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Parilli has his place in Packers' lore

Former QB led comeback to win first game at "new" City Stadium


Vito "Babe" Parilli, who led the Green Bay Packers to a comeback victory in the first game ever played at what is now Lambeau Field, died July 15 in Denver, Colo.

Parilli played for the Packers from 1952 to 1953, and again from 1957 to 1958. In all, he played 15 NFL seasons. He was inducted into the New England Patriots Hall of Fame in 1993 and served as Joe Namath's backup in 1969, his final season, when the New York Jets won Super Bowl III.

Although Parilli played extensively in his four seasons with the Packers, it was always in a job-sharing role. The highlight of those years was when he threw the game-winning touchdown pass in a 21-17 victory over the Chicago Bears on Sept. 29, 1957, in the Dedication Game of what was then Green Bay City Stadium.

With 8:21 remaining and the Packers trailing 17-14, Parilli teamed with end Gary Knafelc on a 6-yard touchdown pass.

"Babe was running for his life on the far left side, and he just threw the ball into the end zone," Knafelc said in an interview for the book, "The 25 Greatest Moments in Lambeau Field History."

"I was on the left side and came across. He saw me over there, and we always had a deal with Babe. We yelled, 'Vito, Vito, Vito.' … That's when he saw me, and he threw the ball behind me."

Parilli had replaced Bart Starr in the second quarter with the Packers down, 7-0, and threw a 38-yard touchdown pass to end Billy Howton for the team's first score.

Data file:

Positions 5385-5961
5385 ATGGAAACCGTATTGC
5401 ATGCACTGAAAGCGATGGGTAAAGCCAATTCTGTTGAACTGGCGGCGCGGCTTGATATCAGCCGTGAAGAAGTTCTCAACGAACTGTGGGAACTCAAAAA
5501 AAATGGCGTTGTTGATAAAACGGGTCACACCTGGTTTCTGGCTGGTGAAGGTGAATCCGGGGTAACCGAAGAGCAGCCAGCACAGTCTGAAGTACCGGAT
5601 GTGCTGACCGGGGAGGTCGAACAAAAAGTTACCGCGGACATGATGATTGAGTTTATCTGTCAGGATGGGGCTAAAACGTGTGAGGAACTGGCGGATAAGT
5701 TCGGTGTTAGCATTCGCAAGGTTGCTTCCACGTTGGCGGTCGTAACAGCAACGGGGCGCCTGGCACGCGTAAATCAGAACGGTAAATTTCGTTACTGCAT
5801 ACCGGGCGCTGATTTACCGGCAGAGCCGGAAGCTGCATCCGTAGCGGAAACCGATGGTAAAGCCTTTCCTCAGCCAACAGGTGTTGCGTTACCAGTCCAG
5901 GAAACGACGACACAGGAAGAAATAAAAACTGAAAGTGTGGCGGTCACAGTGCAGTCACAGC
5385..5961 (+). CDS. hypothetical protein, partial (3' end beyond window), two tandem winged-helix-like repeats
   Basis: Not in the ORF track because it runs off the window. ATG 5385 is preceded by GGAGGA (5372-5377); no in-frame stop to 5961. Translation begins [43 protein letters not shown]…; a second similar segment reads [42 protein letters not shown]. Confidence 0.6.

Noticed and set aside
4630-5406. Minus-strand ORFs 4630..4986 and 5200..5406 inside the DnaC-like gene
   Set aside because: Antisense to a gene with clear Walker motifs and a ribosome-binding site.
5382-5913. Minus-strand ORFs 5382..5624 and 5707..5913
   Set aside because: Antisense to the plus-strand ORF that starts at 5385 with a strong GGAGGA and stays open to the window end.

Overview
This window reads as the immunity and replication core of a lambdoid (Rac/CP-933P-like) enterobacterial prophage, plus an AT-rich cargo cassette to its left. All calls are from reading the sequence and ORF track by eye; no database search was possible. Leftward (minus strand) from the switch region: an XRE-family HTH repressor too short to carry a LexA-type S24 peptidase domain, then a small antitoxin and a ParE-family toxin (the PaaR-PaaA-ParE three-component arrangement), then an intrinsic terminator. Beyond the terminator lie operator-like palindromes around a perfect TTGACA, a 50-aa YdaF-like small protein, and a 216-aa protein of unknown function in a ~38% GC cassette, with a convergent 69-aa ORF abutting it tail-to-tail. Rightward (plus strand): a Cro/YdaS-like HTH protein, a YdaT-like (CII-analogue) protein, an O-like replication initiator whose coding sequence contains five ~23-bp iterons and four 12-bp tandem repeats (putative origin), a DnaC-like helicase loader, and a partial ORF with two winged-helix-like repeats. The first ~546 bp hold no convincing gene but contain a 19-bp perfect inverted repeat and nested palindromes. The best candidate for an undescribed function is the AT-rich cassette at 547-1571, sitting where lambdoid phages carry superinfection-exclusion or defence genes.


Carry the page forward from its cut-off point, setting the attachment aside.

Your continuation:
Over the next two seasons, Parilli and Starr shared the quarterback duties.

"Bart was very consistent," Knafelc said. "Babe was a little more flamboyant. He could run around, scramble and that kind of thing. They were two entirely different types of quarterbacks. Parilli was a little more athletic."

Parilli played collegiately at the University of Kentucky under Bear Bryant and was a consensus All-American in 1950 and '51. He was fourth in Heisman Trophy voting as a junior and third as a senior. In 1982, he was elected to the College Football Hall of Fame.

The Packers selected Parilli with the fourth pick in the 1952 NFL Draft.

In his first two-year stint with the Packers, Parilli shared the quarterback duties with Tobin Rote.

Parilli fulfilled an ROTC obligation and entered the U.S. Air Force on July 16, 1954. Three weeks later, the Packers traded the rights to Parilli and Bob Fleck, who also was in the service, to Cleveland for quarterback Bobby Garrett, the No. 1 pick in the 1954 NFL Draft; tackle John Bauer, another first-round pick that year; defensive back Jack Miller and tackle Chester Giarola.

After spending two years in the service, Parilli joined the Browns in 1956 and shared starts with Tommy O'Connell and George Ratterman.

In April 1957, Parilli was traded back to the Packers as part of an eight-player trade that also sent Garrett back to the Browns. 

Parilli competed with three other veterans – Lamar McHan, Starr and Joe Francis – for three roster berths in Vince Lombardi's first season as coach, but was cut on Sept. 15, 1959.

Parilli played with the Ottawa Rough Riders of the Canadian Football League that season and then signed with Oakland of the newly formed American Football League in 1960 and backed up Tom Flores.

Parilli joined what were then the Boston Patriots in 1961 and served as their starting quarterback for most of the next seven seasons. In 1963, he led them to the AFL championship. Parilli finished his career with the Jets in 1968 and '69, playing sparingly.

Parilli passed for 22,681 yards in his pro career, including 3,983 with the Packers.

Parilli served as an assistant coach under Chuck Noll in Pittsburgh from 1971 to 1973 and then jumped leagues to become head coach of the New York Stars of the World Football League.

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